After childbirth, most women experience emotional ups and downs. These emotional fluctuations may be partly due to one or more reasons that are related to the childbearing experience. These possible reasons include:
- The drastic changes in hormone levels that occur after birth (for example, estrogen, progesterone, oxytocin, prolactin and thyroid hormone)
- Fatigue and lack of sleep
- Inexperience or lack of confidence in caring for a newborn baby
- Loneliness or isolation from supportive adults
- The constant full-time demands made by the baby
- A disappointing or very difficult birth experience
- An unexpected illness or condition in the baby
- The mother’s stressful social situation
- A personal or family history of mood disorders including depression, anxiety and panic attacks, or bipolar illness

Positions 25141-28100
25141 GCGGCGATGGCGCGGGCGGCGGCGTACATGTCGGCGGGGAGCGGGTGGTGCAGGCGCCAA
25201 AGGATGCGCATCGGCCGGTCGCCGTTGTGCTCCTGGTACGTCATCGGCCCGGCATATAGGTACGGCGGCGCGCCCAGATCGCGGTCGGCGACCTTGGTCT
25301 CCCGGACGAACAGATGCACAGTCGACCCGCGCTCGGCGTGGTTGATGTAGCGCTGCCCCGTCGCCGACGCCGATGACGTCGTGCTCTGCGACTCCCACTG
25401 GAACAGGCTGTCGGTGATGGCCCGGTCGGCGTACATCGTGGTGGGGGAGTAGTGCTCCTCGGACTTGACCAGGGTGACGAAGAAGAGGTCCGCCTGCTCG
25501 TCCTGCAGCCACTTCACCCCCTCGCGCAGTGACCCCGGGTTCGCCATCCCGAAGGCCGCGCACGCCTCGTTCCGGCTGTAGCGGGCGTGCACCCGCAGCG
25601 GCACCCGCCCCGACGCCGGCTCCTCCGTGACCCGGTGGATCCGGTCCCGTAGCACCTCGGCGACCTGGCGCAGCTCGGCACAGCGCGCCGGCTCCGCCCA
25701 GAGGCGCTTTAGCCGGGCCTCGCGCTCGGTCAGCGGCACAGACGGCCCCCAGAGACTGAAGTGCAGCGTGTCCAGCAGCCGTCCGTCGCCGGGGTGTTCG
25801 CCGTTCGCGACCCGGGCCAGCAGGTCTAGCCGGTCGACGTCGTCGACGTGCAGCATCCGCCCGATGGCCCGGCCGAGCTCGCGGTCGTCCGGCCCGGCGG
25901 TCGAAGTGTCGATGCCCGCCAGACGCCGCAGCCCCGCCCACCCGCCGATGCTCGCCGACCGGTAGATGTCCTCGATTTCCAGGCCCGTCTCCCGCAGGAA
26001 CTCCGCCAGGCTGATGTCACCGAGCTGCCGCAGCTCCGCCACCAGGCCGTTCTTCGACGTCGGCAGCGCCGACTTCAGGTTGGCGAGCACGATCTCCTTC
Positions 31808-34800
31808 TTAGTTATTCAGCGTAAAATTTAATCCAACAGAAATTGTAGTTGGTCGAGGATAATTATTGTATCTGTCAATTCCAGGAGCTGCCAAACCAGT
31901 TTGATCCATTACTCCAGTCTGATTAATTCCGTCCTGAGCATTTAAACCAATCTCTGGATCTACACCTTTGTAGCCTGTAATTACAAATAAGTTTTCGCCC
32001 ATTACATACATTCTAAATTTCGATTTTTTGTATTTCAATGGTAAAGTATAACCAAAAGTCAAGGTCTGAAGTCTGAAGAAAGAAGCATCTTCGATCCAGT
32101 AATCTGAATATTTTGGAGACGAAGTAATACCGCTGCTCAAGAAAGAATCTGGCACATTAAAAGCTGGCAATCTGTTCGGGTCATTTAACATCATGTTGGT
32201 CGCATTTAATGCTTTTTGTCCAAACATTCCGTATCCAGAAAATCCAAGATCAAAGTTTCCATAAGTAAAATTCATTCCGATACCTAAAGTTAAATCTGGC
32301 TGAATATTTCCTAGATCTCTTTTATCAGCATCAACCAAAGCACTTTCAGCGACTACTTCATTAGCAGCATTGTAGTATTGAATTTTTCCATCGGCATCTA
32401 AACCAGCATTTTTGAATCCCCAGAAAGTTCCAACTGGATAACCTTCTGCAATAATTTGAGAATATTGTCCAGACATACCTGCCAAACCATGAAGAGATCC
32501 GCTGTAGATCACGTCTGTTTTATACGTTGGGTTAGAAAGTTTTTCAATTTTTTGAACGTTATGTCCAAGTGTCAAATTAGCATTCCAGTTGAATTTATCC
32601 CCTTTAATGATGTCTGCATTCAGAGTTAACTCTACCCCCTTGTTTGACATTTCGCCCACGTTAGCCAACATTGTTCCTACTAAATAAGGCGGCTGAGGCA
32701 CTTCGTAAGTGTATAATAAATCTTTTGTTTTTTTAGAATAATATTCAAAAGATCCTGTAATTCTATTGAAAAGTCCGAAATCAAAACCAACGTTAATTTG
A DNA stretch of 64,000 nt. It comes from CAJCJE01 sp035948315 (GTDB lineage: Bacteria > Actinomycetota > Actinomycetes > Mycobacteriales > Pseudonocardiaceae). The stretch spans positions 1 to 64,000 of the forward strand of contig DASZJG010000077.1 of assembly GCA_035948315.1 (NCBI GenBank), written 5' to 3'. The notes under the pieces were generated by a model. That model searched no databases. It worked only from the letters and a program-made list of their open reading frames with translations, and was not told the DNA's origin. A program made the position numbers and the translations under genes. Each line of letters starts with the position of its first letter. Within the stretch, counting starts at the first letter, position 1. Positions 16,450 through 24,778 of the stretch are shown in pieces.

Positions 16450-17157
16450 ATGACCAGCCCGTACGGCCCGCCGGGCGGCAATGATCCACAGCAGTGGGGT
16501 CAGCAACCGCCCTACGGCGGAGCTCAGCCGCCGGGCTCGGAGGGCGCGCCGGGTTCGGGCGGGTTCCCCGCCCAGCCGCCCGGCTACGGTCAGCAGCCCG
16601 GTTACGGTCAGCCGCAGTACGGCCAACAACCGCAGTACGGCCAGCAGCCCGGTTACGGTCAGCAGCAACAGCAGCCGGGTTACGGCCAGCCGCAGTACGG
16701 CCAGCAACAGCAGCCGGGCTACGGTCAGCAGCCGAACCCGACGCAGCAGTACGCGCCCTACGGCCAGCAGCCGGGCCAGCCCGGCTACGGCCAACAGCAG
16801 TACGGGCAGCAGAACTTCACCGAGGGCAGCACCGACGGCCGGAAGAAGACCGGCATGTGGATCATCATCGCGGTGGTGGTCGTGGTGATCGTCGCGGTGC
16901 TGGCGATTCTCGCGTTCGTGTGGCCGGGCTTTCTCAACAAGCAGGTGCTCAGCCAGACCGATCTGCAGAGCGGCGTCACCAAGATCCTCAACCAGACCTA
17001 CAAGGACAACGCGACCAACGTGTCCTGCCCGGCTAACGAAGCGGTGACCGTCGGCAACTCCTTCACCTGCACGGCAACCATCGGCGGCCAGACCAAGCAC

For some women, these emotional fluctuations are mild, and they decrease within a few weeks. For others, they are overwhelming and long lasting and may require treatment.
“Baby Blues” affect about 80% of all new mothers. The blues generally occur within the first week after birth and often begin about the time milk comes in. The blues are temporary and rarely last longer than a week. They are relieved by getting more rest and sleep; by reducing possible pain; and by help from supportive family and friends.
Postpartum mood disorders (PPMD) affect about 20% of new mothers. PPMD usually occurs within two months of giving birth though it may occur anytime in the first year following childbirth. Women with a postpartum mood disorder may experience one or more of these four emotional conditions: anxiety and panic disorder, obsessive-compulsive disorder, postpartum depression and post traumatic stress disorder. These conditions usually require medical assistance.